To commemorate the 40th year of 911 production, Porsche built 1963 of the Porsche 911 40th Anniversary for model year 2004. Painted only in a GT Silver Metallic finish, the 40th Anniversary (or 40 Jahre in German) took a standard 996.2 Carrera and added the front fascia of the 996 Turbo, side skirts and luxury features for the cabin – including a luggage set that matched the special grey leather interior. Mechanically, the standard X51 Powerkit pushed horsepower to 341, while a sport suspension and limited-slip differential put that power down a bit more effectively than the standard car.
Turbocharged Porsche 996 Models
The 996 Turbo was introduced for the 2001 model year, wearing a revised, wider stance to manage the wider tires meant for the additional horsepower. The standard Turbo offered 414 horsepower from the turbocharged Mezger engine, driven through all four wheels. An optional package (known as the X50 Powerkit) added larger turbochargers, among other changes, to bump horsepower to 444. Although the Turbo continued through to the 2005 model year, a 996 Turbo S version was introduced that year to commemorate the end of 996 generation.
The 2005 Porsche 996 Turbo S was available as both a coupe and cabriolet – it was basically a standard Turbo model with the X50 Powerkit and carbon-ceramic brakes fitted, alongside a few luxury features for the interior. Approximately 1558 Turbo S models (split between coupe and cabrio) were sold in 2005.
Unlike the standard all-wheel drive Turbo models, the 996 GT2 was a rear-wheel drive model as GT2 class racing prohibited all-wheel drive. 476 horsepower were on tap from the retuned Mezger 3.6-liter flat six. In a concession to the light weight needed for racing, the GT2 did not have a rear seat or air conditioning. Around 1287 of the GT2 model were sold between 2002 and 2004.
Do Your Research Before Buying a Porsche 996
While Porsche did indeed work with Toyota in the process of developing the 996, don’t think that you can buy a used 911 like you might a used Camry. There are a few maladies that need to be considered before shopping. For any Porsche, we highly recommend having a pre-purchase inspection (PPI, for short) done at a reputable marque specialist. The PPI can tell you about any expenditures that are likely to come your way after driving for a while. Further, any Porsche really should have a comprehensive set of service records – close perusal of the service history can show if the car you’ve spotted has been properly cared for.
One big source of concern with the 996 generation (as well as the 986 version of the Boxster) is the intermediate shaft bearing within the engine. The IMS bearing, as it is widely known, tends to be a problem with the M96 engine. The Mezger engines, both turbocharged and non-turbo (in the GT3), are not susceptible to the IMS bearing issues.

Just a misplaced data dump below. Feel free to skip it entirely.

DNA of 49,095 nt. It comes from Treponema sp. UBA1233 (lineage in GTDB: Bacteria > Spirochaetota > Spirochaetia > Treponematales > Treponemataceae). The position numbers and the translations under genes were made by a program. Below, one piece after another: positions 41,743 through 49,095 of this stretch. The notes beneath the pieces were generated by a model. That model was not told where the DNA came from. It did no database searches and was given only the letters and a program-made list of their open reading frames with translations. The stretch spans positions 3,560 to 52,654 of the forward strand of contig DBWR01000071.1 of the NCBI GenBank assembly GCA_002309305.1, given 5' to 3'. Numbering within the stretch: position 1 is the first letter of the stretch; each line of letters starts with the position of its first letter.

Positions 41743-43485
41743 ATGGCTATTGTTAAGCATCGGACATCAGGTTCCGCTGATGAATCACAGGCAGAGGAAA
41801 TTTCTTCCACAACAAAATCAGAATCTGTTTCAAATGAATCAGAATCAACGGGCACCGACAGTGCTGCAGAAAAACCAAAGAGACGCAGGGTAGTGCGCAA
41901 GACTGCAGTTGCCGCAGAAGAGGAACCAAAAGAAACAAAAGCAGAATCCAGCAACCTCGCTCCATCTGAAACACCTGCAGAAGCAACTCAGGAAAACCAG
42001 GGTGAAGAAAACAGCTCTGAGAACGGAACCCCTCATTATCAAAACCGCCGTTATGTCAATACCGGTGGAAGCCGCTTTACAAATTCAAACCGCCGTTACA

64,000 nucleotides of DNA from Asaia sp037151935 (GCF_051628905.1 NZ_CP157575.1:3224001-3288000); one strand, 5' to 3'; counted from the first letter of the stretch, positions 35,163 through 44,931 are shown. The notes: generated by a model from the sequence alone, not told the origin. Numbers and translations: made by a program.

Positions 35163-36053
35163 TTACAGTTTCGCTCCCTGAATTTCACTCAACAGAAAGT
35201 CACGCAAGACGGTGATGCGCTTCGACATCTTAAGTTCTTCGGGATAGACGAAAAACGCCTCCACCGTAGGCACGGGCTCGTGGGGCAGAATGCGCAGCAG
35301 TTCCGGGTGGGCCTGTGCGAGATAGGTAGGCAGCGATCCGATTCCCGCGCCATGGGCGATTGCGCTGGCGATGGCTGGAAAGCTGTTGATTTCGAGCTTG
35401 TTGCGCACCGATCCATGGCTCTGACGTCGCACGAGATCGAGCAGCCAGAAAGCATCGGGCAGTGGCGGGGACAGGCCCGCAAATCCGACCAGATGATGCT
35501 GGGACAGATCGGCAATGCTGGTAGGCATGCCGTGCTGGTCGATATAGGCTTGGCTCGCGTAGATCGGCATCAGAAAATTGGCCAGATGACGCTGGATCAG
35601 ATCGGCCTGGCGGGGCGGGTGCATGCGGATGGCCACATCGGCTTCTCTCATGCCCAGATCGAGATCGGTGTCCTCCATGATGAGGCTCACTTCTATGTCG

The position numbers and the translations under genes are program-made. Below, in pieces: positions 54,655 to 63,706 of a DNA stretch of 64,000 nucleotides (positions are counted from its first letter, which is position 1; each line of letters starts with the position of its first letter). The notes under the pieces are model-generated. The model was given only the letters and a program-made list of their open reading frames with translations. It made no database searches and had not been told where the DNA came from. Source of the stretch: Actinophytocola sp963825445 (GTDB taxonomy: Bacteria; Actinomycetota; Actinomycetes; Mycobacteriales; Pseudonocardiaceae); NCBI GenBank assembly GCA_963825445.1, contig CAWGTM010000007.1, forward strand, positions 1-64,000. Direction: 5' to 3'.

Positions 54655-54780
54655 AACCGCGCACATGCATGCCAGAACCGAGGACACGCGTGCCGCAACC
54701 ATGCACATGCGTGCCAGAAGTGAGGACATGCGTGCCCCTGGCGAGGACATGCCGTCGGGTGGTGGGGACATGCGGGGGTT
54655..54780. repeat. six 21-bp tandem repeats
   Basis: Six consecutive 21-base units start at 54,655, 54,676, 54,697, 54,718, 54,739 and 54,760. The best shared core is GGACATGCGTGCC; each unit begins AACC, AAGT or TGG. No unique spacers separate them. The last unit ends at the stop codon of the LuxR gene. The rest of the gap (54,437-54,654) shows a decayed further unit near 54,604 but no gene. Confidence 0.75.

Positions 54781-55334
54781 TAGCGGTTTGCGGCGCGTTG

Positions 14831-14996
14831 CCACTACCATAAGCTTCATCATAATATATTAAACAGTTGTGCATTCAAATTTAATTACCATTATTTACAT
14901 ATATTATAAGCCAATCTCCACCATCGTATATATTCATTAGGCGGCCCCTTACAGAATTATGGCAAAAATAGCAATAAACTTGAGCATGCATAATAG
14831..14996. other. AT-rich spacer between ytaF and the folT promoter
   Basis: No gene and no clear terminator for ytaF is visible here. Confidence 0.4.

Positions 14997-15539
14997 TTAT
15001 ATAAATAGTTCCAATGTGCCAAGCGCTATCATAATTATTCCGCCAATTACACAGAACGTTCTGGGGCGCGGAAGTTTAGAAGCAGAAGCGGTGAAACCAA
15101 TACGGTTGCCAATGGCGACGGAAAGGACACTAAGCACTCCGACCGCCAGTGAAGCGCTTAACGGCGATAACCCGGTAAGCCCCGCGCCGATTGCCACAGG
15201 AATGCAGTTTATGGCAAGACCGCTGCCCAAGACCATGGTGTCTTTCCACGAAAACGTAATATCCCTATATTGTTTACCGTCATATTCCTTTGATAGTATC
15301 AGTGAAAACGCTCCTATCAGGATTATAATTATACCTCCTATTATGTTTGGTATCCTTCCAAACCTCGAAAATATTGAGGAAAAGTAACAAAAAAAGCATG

One can spend hours researching the IMS bearing issues, so we won’t rehash the entire saga here. Know that Porsche was subject to a class-action lawsuit over the problem, so it is significant. Basically, Porsche used a few different types of bearings within the engine that can fail, causing catastrophic damage. Internet rumors being what they are, there can be the impression that these failures are more widespread than they really are – or, conversely, that the failures are extremely uncommon. Anyhow, this is where a full service history is critical – there are aftermarket solutions available that seem to effectively correct the IMS bearing problems before they destroy the engine. If these solutions have been implemented properly, then conventional wisdom dictates that the car should be good to go.
Which 996 is worth buying?
We believe there’s value across many of the 996 model variants. If you’re looking for a solid driver quality vehicle – a car to be enjoyed – the Carrera 996 is the place to look. Vehicles with anywhere between 30,00 to 60,000 miles seem to trade between $20,000 to $30,000 giving you a ton of mileage runway for enjoyment (a concept we call mileage inelastic). When it comes time to sell, the market has sufficient liquidity with over 400 samples sold in the last 5 years. The same can be said about the 996 Turbo. Although you’re paying about twice the entry price, liquidity is strong and mileage is also relatively inelastic. For investment grade vehicles, keep your eye on the 996 GT2: with rear wheel drive, 476 horsepower on tap, and low production numbers, this one will surely be many an enthusiast’s dream for decades to come. But unfortunately, watch out for those miles!
Of course, when it comes to knowing what you should pay for your 996, we highly recommend checking out the Porsche 996 sales comps on CLASSIC.COM – you can explore past auction sales, and Follow the market to get alerts when we detect new listings of your favorite model.
At the end of the 996, Porsche introduced the 997 generation for model year 2005. Considered an evolution of the 996 from a mechanical standpoint, the 997 brought back much of the beloved 911-styling when it released the 997. Learn more in our 997 Market Guide.
Written by Chris Tonn. Market insights and opinions by CLASSIC.COM.